Steamboat Springs At an informal meeting of the city of Steamboat Springs’ Historic Preservation Commission, Steve Shelesky laid out some early plans for the future of Yampa Valley Electric Association’s downtown building.
Shelesky and his development firm, Blue Sage Ventures, are under contract to purchase the building whenever the electric cooperative moves its Steamboat offices to another location.
In addition to the offices, Shelesky also is purchasing the parking lot across 10th Street.
“There was a lot of lineal footage between the two properties where we can get something going down there,” Shelesky said.
But the first step is to redevelop the existing building.
The structure that sits there now was built in three phases. The first was designed by Denver architect Eugene D. Sternberg in 1955 and constructed in 1956. The next phase was in 1964, with the bulk of the current building constructed in 1974, Shelesky said.
“My approach has been to keep the oldest part of the building intact,” he said.
The 1974 section of office space will be demolished and the podium and parking area that stand now will support residential space.
“Residential makes the economics work,” Shelesky said.
The current plans include retail in the lower level of the building, keeping about 8,500 feet of office space and adding 10,000 feet of residential space.
The bays that now line Yampa Street will become boutique retail and hopefully maintain the same visual effect of the large, roll-up doors.
“If I can coin a genre that isn't really there, it’s going to be sort of garage-industrial flavored retail,” Shelesky said.
Shelesky said there’s enough space between the bays and the right-of-way to add back-in parking along Yampa Street.
“Just from a development perspective, one of the goals for me is to get this parking to park at city code, and that frees the parking lot to be used for something else,” he said about the lot across 10th Street.
“Right now, we can’t park this building without that parking lot,” Shelesky said, adding that the parking dictates other site improvements and the mix of uses at the YVEA building.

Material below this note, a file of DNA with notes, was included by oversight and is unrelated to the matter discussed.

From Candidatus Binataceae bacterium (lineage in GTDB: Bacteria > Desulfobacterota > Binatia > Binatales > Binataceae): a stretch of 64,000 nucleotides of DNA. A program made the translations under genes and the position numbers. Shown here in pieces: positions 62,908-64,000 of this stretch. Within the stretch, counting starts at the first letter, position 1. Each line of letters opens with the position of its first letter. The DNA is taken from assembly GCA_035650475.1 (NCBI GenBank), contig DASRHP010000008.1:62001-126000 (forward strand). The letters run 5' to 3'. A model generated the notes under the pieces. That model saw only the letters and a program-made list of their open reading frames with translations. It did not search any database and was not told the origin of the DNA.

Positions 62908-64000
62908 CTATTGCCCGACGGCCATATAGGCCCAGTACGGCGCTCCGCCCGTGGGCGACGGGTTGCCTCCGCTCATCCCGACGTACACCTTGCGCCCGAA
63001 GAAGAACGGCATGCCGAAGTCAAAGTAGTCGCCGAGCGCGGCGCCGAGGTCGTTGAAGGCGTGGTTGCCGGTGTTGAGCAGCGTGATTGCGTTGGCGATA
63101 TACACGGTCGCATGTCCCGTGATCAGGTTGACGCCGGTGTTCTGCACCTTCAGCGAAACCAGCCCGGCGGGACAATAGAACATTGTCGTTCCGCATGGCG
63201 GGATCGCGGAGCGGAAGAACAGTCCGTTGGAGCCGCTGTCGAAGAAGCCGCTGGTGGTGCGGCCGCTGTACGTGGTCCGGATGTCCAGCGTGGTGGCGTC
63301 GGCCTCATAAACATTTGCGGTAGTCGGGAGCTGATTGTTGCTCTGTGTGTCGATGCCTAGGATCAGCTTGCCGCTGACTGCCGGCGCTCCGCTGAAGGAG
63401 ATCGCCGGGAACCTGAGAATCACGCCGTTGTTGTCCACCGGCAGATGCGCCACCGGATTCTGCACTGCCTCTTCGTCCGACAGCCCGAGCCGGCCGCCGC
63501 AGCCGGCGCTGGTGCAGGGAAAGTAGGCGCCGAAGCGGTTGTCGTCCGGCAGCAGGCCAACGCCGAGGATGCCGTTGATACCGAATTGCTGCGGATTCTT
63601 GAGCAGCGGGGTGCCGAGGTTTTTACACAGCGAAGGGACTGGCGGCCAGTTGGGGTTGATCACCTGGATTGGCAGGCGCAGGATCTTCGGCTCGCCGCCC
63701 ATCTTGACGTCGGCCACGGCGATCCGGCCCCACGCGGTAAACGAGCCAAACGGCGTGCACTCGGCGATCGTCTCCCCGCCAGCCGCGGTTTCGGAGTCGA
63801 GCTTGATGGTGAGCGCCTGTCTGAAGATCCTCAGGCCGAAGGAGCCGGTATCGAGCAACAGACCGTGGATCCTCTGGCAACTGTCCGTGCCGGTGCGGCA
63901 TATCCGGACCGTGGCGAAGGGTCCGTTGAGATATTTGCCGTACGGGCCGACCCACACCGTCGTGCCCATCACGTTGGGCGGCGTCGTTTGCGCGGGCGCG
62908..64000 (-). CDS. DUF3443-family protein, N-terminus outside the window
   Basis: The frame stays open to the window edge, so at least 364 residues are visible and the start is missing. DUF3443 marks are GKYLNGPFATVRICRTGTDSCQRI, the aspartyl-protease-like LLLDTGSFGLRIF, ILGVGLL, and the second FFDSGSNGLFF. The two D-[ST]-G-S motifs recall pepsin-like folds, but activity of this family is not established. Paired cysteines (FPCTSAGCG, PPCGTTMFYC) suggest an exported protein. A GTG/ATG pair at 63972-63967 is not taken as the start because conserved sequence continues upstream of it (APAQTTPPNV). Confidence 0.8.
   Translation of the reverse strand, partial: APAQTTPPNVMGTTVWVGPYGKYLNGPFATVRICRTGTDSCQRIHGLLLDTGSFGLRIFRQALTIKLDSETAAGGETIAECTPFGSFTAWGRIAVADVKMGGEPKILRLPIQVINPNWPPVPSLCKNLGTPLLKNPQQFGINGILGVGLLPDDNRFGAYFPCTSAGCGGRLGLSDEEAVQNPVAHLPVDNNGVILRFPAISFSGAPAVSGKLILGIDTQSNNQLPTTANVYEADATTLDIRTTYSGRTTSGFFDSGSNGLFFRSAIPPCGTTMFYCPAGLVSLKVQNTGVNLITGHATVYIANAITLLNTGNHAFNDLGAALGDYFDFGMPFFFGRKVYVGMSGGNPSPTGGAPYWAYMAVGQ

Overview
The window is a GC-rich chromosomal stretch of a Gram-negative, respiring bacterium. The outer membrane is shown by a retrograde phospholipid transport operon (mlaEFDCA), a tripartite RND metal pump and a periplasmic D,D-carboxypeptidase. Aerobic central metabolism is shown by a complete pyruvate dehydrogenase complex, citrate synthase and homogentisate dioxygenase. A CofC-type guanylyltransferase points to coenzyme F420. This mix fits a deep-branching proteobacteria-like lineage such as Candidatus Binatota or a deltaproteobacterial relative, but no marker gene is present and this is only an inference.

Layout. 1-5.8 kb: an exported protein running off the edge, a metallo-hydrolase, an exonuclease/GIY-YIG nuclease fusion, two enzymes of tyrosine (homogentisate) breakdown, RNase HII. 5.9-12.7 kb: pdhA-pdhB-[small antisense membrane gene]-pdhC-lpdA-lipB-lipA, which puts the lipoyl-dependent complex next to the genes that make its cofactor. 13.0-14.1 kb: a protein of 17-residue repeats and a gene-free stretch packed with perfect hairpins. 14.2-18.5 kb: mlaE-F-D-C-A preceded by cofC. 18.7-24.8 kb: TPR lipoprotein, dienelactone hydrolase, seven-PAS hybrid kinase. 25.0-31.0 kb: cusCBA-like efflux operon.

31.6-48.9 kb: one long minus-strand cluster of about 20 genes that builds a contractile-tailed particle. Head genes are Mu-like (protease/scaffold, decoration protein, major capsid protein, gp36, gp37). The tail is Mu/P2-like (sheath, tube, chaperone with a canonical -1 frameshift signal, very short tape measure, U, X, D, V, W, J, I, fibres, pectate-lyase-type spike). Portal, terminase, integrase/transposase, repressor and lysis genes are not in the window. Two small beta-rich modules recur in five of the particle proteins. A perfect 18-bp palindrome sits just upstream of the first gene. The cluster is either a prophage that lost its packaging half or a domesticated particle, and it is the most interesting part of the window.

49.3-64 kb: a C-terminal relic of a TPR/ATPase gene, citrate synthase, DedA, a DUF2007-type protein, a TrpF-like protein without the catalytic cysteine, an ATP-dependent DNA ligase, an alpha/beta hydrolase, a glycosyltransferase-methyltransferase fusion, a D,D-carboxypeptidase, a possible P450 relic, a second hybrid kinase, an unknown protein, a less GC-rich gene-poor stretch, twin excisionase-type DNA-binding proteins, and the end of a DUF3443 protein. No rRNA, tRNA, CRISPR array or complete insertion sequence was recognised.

The residential component will include four two-level townhomes, which will be built on top of the concrete podium and set back from Yampa and Ninth streets.
Each townhome will between 2,200 and 2,500 square feet, include a two-car garage and an expansive outdoor terrace with views of Howelsen Hill and Steamboat Ski Area, according to Shelesky and Bill Rangitsch, of Steamboat Architectural Associates.
The terraces will be “the best Winter Carnival party spots in town,” Shelesky said.
“From a design approach, how would you approach being complementary but distinct from the original architecture?” City Planning Director Tyler Gibbs asked.
“It’s very evolutionary at this point,” Rangitsch said.
Shelesky said there are competing forces in historic preservation, energy efficiency and structural requirements but that the thought is to have it read as two separate buildings at the store level: the historic building and the new construction, with the line being where the 1974 section now sits.
Preserving the historic qualities of the original Sternberg design is part of the branding, Shelesky said, and it’s always nice when you can do the right thing and it makes economic sense.
“I think it’s a really cool building,” he said. “I think it’s important to YVEA — part of the legacy. We want to keep it and honor it, but we still have code compliance.”
“It sounds like you’re trying to accomplish what we’re trying to accomplish down on Yampa Street,” commission member Tracy Barnett said.
To reach Michael Schrantz, call 970-871-4206, email mschrantz@SteamboatToday.com or follow him on Twitter @MLSchrantz